It's time you put yourself in my shoes. How would you feel sitting in a courtroom hearing the Judge giving the sentence to the person that killed your child, then knowing that the people you voted in office voted to reduce this sentence by 33%. What would be going through your mind? This Committee is telling me that my son's life has a dollar sign on it. Tell me how much do you think my son's life is worth? How can you, in your right mind put any amount of money on human life? What about your families, do they have dollar signs on their lives?
We are not here to cry about our lives, this is not easy for us. We do not get paid for coming in front of you begging to save lives. This should be your job to make sure that the public can live in a safe environment. We should be able to know that our laws will protect the innocent and punish the criminals and not let them out because you want to save money!
I stand adamantly opposed to SB 435.
Madam Chair and members of the committee, I'm Howard Rodstein, policy analyst for Crime Victims United.
We are here today to adamantly oppose Senate Bill 435. It would damage the credibility of Oregon's criminal justice system. It would stretch truth-in-sentencing past the breaking point. It is supported by a people making the outlandish claim that they can increase public safety by releasing criminals earlier.
They call this "smart on crime" but it harkens back to disastrous policies of past decades that brought us devastating victimization. History shows that being tough on crime is smart and being soft is foolish. From 1995 through 2002 Oregon was number one among states in decrease of violent crime. Yet during that same period, our property crime rate stayed far above the national average and we permitted a methamphetamine epidemic to take root and flourish in our state.
Deflecting responsibility from criminals and backing off a tough stance will not reduce crime now any more than it has in the past. And in the long run it will not save money. It is not smart.
In the 1990's the United States Congress passed truth-in-sentencing legislation that called for a maximum of 15 percent earned time. In Oregon, we currently allow 20 percent. Increasing earned time to 33 percent is not truth-in-sentencing.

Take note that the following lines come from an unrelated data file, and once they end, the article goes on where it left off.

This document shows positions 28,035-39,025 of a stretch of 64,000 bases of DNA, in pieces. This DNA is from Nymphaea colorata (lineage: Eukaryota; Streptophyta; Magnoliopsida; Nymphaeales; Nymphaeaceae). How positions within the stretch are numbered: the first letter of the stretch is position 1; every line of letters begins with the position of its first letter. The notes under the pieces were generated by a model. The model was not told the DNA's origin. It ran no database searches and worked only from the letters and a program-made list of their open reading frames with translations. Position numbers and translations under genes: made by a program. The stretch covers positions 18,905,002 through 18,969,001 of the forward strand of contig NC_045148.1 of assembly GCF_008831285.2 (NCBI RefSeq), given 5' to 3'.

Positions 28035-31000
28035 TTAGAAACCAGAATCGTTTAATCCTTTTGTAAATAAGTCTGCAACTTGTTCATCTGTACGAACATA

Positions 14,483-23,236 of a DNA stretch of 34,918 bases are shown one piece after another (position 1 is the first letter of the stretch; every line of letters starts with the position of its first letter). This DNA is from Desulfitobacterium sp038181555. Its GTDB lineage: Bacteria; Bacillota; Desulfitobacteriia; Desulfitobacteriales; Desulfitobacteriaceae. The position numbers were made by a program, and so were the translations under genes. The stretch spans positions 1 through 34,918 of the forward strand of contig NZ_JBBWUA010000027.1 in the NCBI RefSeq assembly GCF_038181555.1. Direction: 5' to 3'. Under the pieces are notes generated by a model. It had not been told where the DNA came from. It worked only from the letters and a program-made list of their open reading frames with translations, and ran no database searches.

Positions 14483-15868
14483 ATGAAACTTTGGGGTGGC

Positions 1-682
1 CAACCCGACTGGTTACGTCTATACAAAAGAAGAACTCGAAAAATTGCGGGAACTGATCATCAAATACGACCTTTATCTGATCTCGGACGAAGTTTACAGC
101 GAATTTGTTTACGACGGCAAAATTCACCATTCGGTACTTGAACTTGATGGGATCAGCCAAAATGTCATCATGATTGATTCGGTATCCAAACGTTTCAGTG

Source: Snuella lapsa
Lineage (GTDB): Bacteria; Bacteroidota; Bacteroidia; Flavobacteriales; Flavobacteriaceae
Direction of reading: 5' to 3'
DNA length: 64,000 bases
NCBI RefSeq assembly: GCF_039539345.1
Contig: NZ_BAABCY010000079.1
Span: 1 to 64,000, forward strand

That's not to mention 90 days of transitional leave and alternative incarceration programs which, on average, reduce sentences by over a year for those eligible.
These sentences are not long to begin with. 18 months for criminally negligent homicide becomes 12 months after 33 percent earned time. That becomes 9 months after 90-day transitional leave. 9 months for criminally negligent homicide is a slap in the face to the surviving family of the victim.
Similar arithmetic would apply in cases of battered women, abused children, home invasion burglary, Rape in the Third Degree, identity theft, and manufacturing and dealing methamphetamine.
Credibility is hard to earn and easy to lose. This bill would squander the credibility that we have worked hard to establish in the last decade.
There's been a lot of talk that "research shows that increasing earned time causes lower recidivism". This is not the case.
We have dealt with this myth for years. It started with a DOC study under former Director Dr. Ben de Haan. I had a long meeting with him on this subject (June 21, 2002). During that meeting Dr. de Haan acknowledged that the study did not provide evidence that increasing earned time causes lower recidivism, but merely that there was an "association".
There is a vast difference between an association and a cause-and-effect relationship. Much of science is devoted to making this distinction but it is completely lacking from the study on recidivism. Our written testimony explains this in detail.
One conclusion of the study is:
"The relationship between earned time and recidivism seems to be linear, but we only tested it until 20 %. We have no reason to believe that it would not continue."
According to this theory, increasing earned time to 100 percent for all offenders would cut recidivism to zero. This is absurd on the face of it and illustrates how fundamentally unscientific this study is.
We should not base public safety policy on pseudo-science. The argument that increasing earned time will increase public safety is without merit.
The figure of a 33 percent increase for the general fund contribution to the corrections' budget has been widely reported. This is factually accurate but very misleading. As the Legislative Fiscal Office budget analysis points out on page 127, almost half of this increase is due to creative financing employed by the previous legislature. Our written testimony explains this in detail.
According to DOC, less than one-third of the total increase is due to prison population growth.
In the last decade violent crime in Oregon has plummeted and is now well below the national average. But we still have a property crime wave on our hands - our state has the sixth highest property crime rate in the country. And we have a methamphetamine epidemic.
Imagine having to personally go to a law-abiding citizen who has had their identity stolen and credit destroyed, or to the family of a 14-year old child raped by a 30-year old man, or to the family of a victim who was just killed by a drunk driver and telling them that the criminal will serve only two-thirds or less of the sentence. This is the kind of thing that breeds cynicism among people about the criminal justice system.
Now advocates for criminals are complaining because we are finally paying for past neglect of public safety. Over time people forget the lessons of the past and recycle failed policies. We've been there and once was enough. Crime Victims United adamantly opposes Senate Bill 435.